Model for choosing technology
- In general, how would you lead teachers, administrators, students, parents, etc. through this challenging time of switching to online classes?
The first thing to consider when deciding on a technology, what is the purpose of the technology? I have been discussing this with my wife lately. There are several key things we discussed and these are things that are important to students. First, what technology do students need to do their schoolwork and access their study materials? Will a simple Chromebook that runs about $150 meet the requirements? Or do students need a higher functioning piece of technology?
Administrators play a key role in these decisions. They should know what the software that will best suit their school. Also, they need to know what hardware will run the needed software. They sometimes have the hardest job when deciding what technology that their school needs to further their students’ education.
Parents need to not seek the highest cost or top of the line technology. Parents need to support their students in the usage of technology. There are some instances where I have heard that parents take over technology once a student comes home. I understand the need of the parents for access to technology when there is not a computer in the house. But there are the needs of the student for learning.
The student has to use the technology. When they are given the technology they need to access the material through the designated technology. But then there may be a lack of access. Not every student has access to the internet at their homes. This can be a major roadblock to student growth. Many restaurants and fast-food places have internet that can facilitate that need. In the current environment with COVID-19 students lose that access to the wi-fi that restaurants normally provide.
For teachers, I would suggest to them to practice using the online classroom features. I have tried to use technology for the first time in a class. Understanding the theoretics is completely different the practical use in the online classroom. I would also own their shortcoming. Let students see you struggle through and learn. It is a great example to students that they do not have to be perfect for the first time that they are introduced to something new. They can also learn that it takes time to become proficient in a skill or their content.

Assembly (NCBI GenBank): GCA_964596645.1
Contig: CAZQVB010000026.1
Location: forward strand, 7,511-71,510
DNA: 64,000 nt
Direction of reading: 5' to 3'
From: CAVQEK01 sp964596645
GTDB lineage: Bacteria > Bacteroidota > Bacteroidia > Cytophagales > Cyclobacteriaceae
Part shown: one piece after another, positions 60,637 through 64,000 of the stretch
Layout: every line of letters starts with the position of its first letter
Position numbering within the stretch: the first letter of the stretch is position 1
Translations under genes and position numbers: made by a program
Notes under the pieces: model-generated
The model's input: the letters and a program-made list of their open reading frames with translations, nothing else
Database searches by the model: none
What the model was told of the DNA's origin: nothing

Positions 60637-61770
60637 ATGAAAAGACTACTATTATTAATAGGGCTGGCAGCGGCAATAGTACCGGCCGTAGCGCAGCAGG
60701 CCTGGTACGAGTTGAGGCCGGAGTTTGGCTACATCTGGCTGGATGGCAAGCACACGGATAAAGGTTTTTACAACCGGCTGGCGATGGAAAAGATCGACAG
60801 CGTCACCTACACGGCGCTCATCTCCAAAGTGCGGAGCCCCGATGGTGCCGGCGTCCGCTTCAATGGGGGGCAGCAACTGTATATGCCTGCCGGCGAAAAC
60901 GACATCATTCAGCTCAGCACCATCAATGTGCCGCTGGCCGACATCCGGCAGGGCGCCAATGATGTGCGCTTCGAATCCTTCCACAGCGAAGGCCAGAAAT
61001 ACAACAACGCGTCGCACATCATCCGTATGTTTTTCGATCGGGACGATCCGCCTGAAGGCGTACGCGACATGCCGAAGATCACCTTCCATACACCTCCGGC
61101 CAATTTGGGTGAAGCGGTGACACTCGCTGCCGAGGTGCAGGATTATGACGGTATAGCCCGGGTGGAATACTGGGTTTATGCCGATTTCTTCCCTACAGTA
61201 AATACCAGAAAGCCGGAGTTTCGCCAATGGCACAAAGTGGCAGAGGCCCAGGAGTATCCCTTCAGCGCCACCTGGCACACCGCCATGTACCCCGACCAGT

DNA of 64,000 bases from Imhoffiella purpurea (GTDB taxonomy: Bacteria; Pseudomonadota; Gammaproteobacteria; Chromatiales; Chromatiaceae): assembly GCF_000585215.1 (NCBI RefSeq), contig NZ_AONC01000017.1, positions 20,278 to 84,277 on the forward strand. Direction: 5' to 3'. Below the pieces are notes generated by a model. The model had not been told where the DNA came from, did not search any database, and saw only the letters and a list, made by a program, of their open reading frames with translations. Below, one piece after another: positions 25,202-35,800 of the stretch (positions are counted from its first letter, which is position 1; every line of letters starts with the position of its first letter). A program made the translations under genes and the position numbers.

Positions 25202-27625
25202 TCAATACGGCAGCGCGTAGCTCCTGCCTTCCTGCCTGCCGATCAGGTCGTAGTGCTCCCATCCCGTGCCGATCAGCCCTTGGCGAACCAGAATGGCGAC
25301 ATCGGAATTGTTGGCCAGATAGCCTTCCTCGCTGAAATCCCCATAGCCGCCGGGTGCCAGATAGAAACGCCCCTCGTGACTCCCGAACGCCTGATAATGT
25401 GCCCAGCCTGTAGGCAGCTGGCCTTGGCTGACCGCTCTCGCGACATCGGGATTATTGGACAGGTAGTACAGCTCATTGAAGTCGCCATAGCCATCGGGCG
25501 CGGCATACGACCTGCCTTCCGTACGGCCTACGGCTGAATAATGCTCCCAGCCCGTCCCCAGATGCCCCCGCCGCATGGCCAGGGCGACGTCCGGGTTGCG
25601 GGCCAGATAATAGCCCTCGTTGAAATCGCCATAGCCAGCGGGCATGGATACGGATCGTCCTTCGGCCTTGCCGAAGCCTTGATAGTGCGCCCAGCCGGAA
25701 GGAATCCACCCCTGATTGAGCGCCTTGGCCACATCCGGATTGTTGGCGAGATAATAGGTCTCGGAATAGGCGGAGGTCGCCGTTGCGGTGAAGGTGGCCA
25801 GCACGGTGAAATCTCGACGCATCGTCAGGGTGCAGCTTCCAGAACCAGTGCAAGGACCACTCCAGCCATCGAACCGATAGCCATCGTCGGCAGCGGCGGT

- https://opentextbc.ca/teachinginadigitalage/part/9-pedagogical-differences-between-media/ (Links to an external site.)
The first thing to consider is the students. What are their skillsets? Do they need to be trained in hardware/software? Or is the specific technology easy to use?
Next, we have to look at ease. Can anyone use the hardware/software? Can they learn it quickly? Many teachers would love to go back to chalk and blackboard. It was/is an effective learning tool. But with the ways that the world is progressing with technology, they need to be able to assist students in their technical knowledge and literacy.
Some other factors to consider include pedagogy integration, interactions (student to student, teacher to student, parent to teacher, and others), organizational issues (what support or infrastructure is needed?), networking (what internet access is needed?), privacy, and security. These are just some of the things to consider. These are not the beginning or end-all, just some of the many things that need to be considered when implementing technology.
- Ease of use
- Teaching functions, including pedagogical affordances of media
- Organizational issues
- Security and privacy
Few websites that have some thoughts on choosing appropriate technology.
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